Gary Thompson says he received more than $1,200 in welfare money he was not entitled to, so he gave it away to those shortchanged by the province’s troubled welfare computer system.
The 60-year-old Toronto man said he received two cheques from the City of Toronto’s employment and social services department in December, despite the fact that he was working.
Thompson, a former social assistance recipient, said he received a call from a city official on Dec. 2, the day after he received the first $623.20 cheque.
“I told her I was expecting a call,” Thompson said. “She said it [the cheque] was a mistake and that I should cash the cheque and it would be classed as an overpayment if I ever wound up back on welfare.”
At the time, Thompson had been employed as an outreach worker for the Workers’ Action Centre for nine months and the city official knew this, he said.
On Dec. 22, Thompson said he received a second $623.20 cheque in the mail. He cashed the two cheques in before Christmas and said he gave the money away to those who did not receive their welfare payments due to the controversial Social Assistance Management System (SAMS).
Thompson said he gave the cash to eight strangers, including a single mother who was expecting to receive $900 in welfare last month, but received a cheque for only $250.
“These people didn’t get their social assistance because the system is all messed up. There is something wrong with the programming, because I was never supposed to get this money and then there are people going without,” Thompson told the Star.
While he was receiving welfare payments, Thompson said his money would always be directly deposited into his bank account. “I’ve never gotten a cheque until Dec. 1. I don’t know why I’m getting them now,” he said.
The $240 million SAMS computer system, which is used to administer welfare and disability payments to hundreds of thousands of recipients across the province, has been plagued with problems since it was launched in mid-November.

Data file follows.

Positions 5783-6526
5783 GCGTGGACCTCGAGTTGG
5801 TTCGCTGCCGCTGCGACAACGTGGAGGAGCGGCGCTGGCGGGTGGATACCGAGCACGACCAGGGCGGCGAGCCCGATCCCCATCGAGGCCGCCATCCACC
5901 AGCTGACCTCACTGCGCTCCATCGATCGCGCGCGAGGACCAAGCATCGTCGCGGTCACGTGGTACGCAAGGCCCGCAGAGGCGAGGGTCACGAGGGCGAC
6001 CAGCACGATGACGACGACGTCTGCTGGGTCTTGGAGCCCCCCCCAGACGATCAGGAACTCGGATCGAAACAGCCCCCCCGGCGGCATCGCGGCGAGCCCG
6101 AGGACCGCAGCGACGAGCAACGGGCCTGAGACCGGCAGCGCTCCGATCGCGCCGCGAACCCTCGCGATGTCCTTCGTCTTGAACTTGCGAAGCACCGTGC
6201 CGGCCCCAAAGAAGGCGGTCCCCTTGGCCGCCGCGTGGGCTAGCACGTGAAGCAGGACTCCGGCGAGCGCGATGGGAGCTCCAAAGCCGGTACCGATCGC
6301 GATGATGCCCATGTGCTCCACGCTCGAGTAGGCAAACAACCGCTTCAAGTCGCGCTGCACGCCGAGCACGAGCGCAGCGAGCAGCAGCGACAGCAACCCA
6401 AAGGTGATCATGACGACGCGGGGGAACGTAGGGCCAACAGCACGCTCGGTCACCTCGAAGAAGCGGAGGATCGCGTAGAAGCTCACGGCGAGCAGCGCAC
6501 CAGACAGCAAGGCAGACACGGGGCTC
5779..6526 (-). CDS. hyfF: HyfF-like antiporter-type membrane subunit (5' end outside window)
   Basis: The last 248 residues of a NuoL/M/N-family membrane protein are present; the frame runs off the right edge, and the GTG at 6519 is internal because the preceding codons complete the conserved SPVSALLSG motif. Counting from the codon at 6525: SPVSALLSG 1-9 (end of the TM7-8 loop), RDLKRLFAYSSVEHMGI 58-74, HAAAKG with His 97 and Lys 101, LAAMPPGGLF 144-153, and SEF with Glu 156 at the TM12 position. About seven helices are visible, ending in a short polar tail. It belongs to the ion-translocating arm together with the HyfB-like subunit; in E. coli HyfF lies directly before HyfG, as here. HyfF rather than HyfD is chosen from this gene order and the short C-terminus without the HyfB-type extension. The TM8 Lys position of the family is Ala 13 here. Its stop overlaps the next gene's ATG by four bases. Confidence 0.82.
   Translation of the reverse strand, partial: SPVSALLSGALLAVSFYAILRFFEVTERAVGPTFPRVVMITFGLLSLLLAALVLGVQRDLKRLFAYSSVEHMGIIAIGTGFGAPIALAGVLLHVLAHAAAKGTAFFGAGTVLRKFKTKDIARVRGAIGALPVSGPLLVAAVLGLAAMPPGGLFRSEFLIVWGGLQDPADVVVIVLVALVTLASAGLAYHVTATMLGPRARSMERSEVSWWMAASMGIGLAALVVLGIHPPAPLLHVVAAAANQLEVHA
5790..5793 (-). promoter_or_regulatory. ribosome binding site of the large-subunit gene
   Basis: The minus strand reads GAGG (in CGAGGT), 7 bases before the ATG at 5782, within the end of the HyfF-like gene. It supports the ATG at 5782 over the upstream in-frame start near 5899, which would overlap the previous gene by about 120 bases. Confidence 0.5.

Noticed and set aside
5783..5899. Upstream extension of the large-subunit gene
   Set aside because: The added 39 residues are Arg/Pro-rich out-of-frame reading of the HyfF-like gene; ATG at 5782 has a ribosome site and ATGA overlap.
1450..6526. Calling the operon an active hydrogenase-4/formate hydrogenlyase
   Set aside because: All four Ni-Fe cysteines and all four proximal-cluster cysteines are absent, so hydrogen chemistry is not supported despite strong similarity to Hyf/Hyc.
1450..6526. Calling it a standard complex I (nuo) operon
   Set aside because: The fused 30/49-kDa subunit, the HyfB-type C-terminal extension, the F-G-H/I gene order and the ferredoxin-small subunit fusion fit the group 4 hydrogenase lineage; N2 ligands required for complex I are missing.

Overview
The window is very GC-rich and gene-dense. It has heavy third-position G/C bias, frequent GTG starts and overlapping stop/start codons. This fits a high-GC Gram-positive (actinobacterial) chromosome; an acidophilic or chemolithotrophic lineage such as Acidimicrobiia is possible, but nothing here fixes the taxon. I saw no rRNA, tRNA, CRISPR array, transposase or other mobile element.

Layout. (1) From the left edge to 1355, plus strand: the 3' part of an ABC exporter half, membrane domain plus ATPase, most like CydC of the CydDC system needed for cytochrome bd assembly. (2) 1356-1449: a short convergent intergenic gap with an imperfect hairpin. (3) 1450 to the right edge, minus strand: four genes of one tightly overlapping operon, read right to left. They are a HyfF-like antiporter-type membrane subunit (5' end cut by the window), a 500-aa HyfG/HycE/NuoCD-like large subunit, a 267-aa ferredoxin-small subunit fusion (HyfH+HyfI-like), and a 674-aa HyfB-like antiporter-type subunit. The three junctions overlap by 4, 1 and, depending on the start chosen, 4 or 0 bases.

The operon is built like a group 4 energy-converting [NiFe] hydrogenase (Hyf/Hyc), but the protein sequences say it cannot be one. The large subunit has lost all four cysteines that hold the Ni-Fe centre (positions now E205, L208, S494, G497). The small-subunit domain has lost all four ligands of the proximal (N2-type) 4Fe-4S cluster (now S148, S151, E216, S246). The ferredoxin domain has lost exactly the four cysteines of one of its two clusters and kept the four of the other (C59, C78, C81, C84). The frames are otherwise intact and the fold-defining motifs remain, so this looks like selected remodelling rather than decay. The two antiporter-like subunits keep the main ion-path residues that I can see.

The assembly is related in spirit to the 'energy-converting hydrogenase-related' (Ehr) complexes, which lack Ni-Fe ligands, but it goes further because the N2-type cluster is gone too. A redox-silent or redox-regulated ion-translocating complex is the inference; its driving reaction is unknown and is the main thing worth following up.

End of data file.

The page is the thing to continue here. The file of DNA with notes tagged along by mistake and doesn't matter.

Shortly before Thompson received his first cheque, the system had assigned $20 million in overpayments to 17,000 individuals or families. Last month, the province said it had recovered most of the money, but needed to recoup about 90 overpayments, averaging at $1,100 each.
Anna McGrath, from the City of Toronto employment and social services department, said she could not discuss any individual case, even with the client’s consent, due to privacy concerns.
Every month, the department issues $65 million in Ontario Works benefits to a caseload of over 90,000, and it is a rare occurrence for an individual who is no longer on assistance to receive a payment, McGrath said.
Under legislation, if individuals receive money they are not entitled to, there is a requirement for the money to be recovered, she said. “We would not advise an individual to cash a cheque without confirming entitlement, in particular when the client expressed his concern.”
Thompson moved to Toronto from Vancouver after his mother fell seriously ill about four years ago.
He struggled to find steady work and wound up on social assistance for about a year before getting a job at the Workers’ Action Centre last March. He immediately informed the city of his employment status, and his monthly payments stopped, he said.
His contract with the centre ended on Dec. 19, and he said he has since applied for unemployment insurance.
The Ministry of Community and Social Services handles social assistance payments in Ontario. Spokesperson Kristen Tedesco said in an email that the ministry could not comment on individual cases for privacy reasons, but that it is possible for an employed person to continue receiving social assistance payments.
“Generally speaking, there are a number of instances when a payment might be issued even after a recipient reported employment,” Tedesco said. “Social assistance recipients may still be eligible for social assistance payments when earning income, depending on their circumstances and employment income.”
She added that there have been no significant issues reported with monthly payments, which were processed on Dec. 22.